The Cincinnati Enquirer has published a shocking article detailing how convicted felons and domestic abusers in the state of Ohio can still purchase firearms despite their criminal histories. The details in the report are so outrageous that Ohio Governor John Kasich tweeted that he would be taking immediate action to “keep weapons out of the wrong hands in our state.”

How are these convicted felons still able to pass a background check and buy a firearm? Simply put, Ohio courts have failed to log the information into the National Instant Criminal Background Check System.

COLUMBUS – In Ohio, a convicted felon barred from owning a gun could still purchase one after passing a background check – all because dozens of courts have failed to upload some paperwork.

Sound familiar? A similar glitch allowed [redacted], a dishonorably discharged U.S. Air Force veteran, to purchase the gun he used to kill 26 and injure 20 more at a South Texas church last year. In that instance, the military failed to flag Kelley as a person banned from owning a gun.

State law requires courts to update the list of individuals barred from buying firearms at least once a week. But some courts went months or years without an update – without facing any repercussions, according to state audits. See which courts in your area were delinquent, here.

Without an up-to-date background check system, a gun shop owner would have no way of knowing a buyer is legally prohibited from purchasing a gun. Each court delay in submitting a name increases the risk that someone purchases a gun illegally, someone who may already have a history of violence. It’s hard to say how many names were held off the system over the years.

This situation is beyond problematic, and the excuses for failing to do what’s right are equally absurd.

One woman said she was “too busy to report people banned from owning a gun or even to allow the state to pick up the paperwork to enter names into the database manually.” The Cincinnati Enquirer also states that a court put paperwork in a drawer and no one touched it for months. Another court claimed it couldn’t enter the proper information into the background check system because “its password expired.”

The report describes one of the worst cases in Marion County, stating:

The state’s worst offender was Marion County’s Common Pleas Clerk of Court. Five times in two years, officials from the attorney general’s office called the court, wondering why they had gone months without submitting any names to the background checks system. Marion County staff complained of technology problems and insufficient personnel to complete the task. Staff repeatedly refused help from the state.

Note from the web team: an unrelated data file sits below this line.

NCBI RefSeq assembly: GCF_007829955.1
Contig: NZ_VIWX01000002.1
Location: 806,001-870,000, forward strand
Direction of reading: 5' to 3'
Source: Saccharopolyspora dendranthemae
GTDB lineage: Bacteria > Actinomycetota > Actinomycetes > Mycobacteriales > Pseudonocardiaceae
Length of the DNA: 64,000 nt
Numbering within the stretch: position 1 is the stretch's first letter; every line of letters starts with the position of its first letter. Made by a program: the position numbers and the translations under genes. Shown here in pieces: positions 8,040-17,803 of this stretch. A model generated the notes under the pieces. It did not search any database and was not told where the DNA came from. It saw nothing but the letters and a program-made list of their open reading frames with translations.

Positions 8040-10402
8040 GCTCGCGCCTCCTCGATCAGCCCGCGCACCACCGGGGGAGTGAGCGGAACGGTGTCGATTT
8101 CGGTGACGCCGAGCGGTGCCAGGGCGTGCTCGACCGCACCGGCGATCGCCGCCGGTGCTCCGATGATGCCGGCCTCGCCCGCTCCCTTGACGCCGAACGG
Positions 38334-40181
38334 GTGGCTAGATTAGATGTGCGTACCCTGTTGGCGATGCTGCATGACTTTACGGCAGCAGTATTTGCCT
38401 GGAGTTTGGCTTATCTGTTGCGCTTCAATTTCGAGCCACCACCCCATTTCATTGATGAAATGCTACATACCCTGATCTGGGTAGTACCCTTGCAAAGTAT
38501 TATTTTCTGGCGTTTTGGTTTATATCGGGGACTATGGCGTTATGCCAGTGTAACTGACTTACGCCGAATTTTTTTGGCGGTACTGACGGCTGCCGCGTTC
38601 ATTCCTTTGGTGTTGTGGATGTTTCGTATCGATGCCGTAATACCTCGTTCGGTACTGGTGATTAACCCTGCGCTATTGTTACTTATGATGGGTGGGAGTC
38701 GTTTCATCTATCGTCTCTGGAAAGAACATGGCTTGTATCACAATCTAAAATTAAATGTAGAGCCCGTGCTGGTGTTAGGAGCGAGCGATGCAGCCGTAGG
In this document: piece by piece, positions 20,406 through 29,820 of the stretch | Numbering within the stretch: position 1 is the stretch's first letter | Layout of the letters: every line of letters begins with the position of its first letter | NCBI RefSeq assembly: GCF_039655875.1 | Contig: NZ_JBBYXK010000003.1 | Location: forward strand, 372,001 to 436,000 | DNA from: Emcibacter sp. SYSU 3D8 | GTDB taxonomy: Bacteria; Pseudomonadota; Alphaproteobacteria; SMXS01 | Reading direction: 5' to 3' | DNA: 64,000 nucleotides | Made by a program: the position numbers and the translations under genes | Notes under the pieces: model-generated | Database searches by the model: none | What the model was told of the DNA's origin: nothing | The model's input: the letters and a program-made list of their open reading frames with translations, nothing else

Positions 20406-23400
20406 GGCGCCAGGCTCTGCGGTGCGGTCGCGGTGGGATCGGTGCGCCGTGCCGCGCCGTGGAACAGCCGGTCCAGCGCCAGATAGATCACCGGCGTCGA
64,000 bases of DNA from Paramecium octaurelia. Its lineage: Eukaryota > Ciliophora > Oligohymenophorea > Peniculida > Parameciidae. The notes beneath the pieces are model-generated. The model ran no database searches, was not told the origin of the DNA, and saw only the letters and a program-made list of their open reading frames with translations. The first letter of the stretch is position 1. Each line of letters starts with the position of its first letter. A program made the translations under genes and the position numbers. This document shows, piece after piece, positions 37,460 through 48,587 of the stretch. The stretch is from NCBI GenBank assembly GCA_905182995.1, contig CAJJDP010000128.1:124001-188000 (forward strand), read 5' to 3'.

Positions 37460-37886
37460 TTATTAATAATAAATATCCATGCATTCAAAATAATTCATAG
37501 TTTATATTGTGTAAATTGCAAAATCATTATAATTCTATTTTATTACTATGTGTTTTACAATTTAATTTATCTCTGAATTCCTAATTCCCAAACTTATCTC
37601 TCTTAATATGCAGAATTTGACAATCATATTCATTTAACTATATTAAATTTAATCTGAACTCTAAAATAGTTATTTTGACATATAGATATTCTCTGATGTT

The court’s clerk, Julie Kagel, is in charge of the filing. She acknowledged the court had periods of several months in which it did not send in names. Mailing paper submission is “cumbersome”…

At a time when the anti-gun left is calling for more gun laws and bans on AR-15s and “high-capacity magazines,” reporting like this shows that officials aren’t even implementing laws on the books now. Examples like this show why it’s necessary for law-abiding gun owners to have the ability to defend themselves. The government cannot be relied on to do the right thing all of the time.

Unfortunately, there are no penalties for those who fail to do their job, even though the lives of innocent people are at risk.

Heads should be rolling.

Governor John Kasich has now signed an executive order to strengthen reporting to the background check system.

Government officials have dropped the ball too many times. The Waffle House shooter had a prior run-in with law enforcement, had his firearms confiscated and concealed carry license revoked, but still got his firearms back in his possession and proceeded to kill four people. The Broward Sheriff’s Office and the FBI dropped the ball regarding the Parkland shooting. And Air Force officials failed to report information to the background check system to stop the Sutherland Springs killer.

People who have the responsibility to keep firearms out of the hands of criminals need to do their jobs. That’s the first step in reducing gun violence. If the country can do that, it’d be a lot better off.